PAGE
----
Spain on the eve of war, and an appeal to book publishers


 

Late this summer a letter arrived at my Ottawa office from a woman living about 40 minutes away in the Quebec village of Wakefield.

Gunda Lambton had read my book about Canadians in the Spanish Civil War and wanted to get in touch. She had a personal connection to Spain and its civil war, having lived in the country as a young woman for about a year in 1934 and 1935.

I telephoned Gunda and promised to visit, but then the autumn got busy and I didn’t make the trip until yesterday. I wish I had gone sooner.

Gunda, aged 96, has led what is by any measure a full and remarkable life. She grew up in Germany and spent large chunks of the 1930s working, teaching, and studying art in England, Spain, and Italy. She married an American artist and moved with him to England. From there she was evacuated with her children to Canada to escape the Blitz. A black-and-white photograph on her bookshelf shows a young girl who somehow looks familiar. It is her daughter, Fiona. Gunda’s first husband was Garth Williams, who illustrated Charlotte’s Web and used Fiona as his model for the story’s character, Fern Arable. Gunda remarried in 1949 and now lives with her second husband, Bill.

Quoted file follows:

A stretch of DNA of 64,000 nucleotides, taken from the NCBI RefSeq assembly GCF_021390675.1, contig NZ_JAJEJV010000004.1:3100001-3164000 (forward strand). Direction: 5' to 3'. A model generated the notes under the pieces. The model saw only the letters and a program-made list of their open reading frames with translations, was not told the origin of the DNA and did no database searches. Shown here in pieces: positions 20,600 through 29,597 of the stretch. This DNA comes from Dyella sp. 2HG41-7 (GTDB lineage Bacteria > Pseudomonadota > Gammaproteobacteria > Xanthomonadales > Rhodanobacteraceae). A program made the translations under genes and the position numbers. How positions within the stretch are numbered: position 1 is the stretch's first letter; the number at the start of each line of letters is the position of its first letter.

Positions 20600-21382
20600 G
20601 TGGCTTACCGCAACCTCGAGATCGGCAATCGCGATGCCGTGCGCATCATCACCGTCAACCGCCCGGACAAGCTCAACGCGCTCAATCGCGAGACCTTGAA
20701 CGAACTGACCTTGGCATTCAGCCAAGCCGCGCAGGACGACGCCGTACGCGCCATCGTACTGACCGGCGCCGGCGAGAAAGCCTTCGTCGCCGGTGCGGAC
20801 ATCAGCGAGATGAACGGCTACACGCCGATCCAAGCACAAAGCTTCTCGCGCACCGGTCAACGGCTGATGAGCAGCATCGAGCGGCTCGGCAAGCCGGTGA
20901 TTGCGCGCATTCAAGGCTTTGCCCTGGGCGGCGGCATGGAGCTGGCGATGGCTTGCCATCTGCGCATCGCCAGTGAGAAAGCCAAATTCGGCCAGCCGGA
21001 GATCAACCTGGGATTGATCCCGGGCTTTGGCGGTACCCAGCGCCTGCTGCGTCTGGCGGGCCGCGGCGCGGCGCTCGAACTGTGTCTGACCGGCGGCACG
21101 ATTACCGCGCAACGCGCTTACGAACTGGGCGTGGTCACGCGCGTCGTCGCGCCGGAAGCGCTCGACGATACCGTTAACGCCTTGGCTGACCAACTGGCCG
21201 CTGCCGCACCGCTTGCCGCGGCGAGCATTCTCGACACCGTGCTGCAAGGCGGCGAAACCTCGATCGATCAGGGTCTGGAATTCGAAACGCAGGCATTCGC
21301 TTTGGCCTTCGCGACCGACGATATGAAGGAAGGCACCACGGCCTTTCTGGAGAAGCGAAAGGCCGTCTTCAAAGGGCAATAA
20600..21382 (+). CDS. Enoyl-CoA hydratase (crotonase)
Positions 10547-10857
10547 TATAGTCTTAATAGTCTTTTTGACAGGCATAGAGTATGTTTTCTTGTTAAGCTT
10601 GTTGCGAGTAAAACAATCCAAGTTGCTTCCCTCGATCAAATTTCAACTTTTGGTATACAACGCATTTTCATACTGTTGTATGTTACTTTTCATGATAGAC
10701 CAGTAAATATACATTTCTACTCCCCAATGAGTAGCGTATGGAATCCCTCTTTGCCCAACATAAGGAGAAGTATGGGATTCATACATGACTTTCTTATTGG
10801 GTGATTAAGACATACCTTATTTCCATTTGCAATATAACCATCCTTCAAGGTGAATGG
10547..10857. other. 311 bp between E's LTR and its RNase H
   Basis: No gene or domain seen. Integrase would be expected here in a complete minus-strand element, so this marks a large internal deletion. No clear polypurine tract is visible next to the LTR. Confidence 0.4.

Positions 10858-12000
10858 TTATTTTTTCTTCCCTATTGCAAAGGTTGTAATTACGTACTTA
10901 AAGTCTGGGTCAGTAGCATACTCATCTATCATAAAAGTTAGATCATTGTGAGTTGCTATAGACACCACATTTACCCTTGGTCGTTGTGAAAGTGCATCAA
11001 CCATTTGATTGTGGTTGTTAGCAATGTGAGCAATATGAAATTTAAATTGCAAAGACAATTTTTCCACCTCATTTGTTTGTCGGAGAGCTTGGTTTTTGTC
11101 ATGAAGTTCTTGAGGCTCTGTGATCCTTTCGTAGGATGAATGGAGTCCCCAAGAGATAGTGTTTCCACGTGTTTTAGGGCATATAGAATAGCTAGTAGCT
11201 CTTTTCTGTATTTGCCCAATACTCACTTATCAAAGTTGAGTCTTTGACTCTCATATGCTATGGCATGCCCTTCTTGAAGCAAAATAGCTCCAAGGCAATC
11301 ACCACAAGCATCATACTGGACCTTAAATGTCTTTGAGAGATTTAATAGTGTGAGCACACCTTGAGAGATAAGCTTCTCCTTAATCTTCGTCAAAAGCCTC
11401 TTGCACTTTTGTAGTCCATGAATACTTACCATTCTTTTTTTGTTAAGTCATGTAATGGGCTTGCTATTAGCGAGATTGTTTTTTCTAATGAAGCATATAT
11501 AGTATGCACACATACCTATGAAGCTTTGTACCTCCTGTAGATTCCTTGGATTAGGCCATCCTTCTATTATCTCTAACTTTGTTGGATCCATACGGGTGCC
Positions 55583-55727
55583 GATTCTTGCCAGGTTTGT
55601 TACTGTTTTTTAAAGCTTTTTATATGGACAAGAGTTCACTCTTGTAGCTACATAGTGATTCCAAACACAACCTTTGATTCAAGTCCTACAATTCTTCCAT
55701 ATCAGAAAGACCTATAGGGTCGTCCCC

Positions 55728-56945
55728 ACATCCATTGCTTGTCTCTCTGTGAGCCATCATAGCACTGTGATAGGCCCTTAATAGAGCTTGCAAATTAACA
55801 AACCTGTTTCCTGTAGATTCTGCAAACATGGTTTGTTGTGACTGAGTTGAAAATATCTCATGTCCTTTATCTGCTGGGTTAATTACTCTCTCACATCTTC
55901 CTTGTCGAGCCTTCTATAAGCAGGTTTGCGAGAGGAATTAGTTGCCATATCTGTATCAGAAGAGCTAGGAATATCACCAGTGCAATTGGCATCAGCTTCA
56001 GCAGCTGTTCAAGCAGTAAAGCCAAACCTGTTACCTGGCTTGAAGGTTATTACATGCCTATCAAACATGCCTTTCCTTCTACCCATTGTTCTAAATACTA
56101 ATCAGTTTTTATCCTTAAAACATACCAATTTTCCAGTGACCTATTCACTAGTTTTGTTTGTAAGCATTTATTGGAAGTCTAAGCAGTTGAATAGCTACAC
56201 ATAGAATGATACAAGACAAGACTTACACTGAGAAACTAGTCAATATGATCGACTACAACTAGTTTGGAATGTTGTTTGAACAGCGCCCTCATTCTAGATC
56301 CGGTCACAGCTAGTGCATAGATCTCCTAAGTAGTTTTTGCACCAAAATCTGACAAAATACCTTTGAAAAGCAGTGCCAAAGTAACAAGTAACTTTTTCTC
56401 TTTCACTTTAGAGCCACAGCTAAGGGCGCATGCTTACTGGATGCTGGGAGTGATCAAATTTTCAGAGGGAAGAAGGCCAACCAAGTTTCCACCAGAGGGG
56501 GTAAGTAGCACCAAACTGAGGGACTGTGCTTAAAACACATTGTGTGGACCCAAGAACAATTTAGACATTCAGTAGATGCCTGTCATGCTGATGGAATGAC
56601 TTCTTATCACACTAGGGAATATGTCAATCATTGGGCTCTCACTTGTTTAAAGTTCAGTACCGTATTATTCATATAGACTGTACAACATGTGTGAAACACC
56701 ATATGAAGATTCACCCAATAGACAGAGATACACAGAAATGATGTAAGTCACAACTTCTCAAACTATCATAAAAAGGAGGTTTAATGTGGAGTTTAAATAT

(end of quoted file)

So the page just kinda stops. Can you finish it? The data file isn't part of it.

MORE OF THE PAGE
Gunda received an MA from Carleton University in 1988, at the age of 74, and soon after began writing books. She has since published several, including Sun in Winter, about living in Toronto during the Second World War. The book contains striking paintings and sketches Gunda completed at the time.

Her most recent manuscript is unpublished. It’s about the year she spent in Spain before the civil war consumed that country. “I was already against fascism because of my time in Germany,” she says. “I wept terrible tears when Germany supported Franco.”

Spain, Gunda says, “changed my life. It’s hard to properly explain now.”

Gunda has explained, though, in a beautiful and limpid memoir about a pivotal time and place in the history of the 20th century. Gunda says she no longer has the energy to “flog” the manuscript. But it deserves a publisher. I invite anyone who is interested to contact me at: michael.petrou@macleans.rogers.com. I’ll put you in touch.


 

Spain on the eve of war, and an appeal to book publishers

  1. Perhaps with a little help from a tech-savvy friend, she could use a service like lulu.com to self-publish the book? Then she wouldn't need to deal with publishers AT ALL!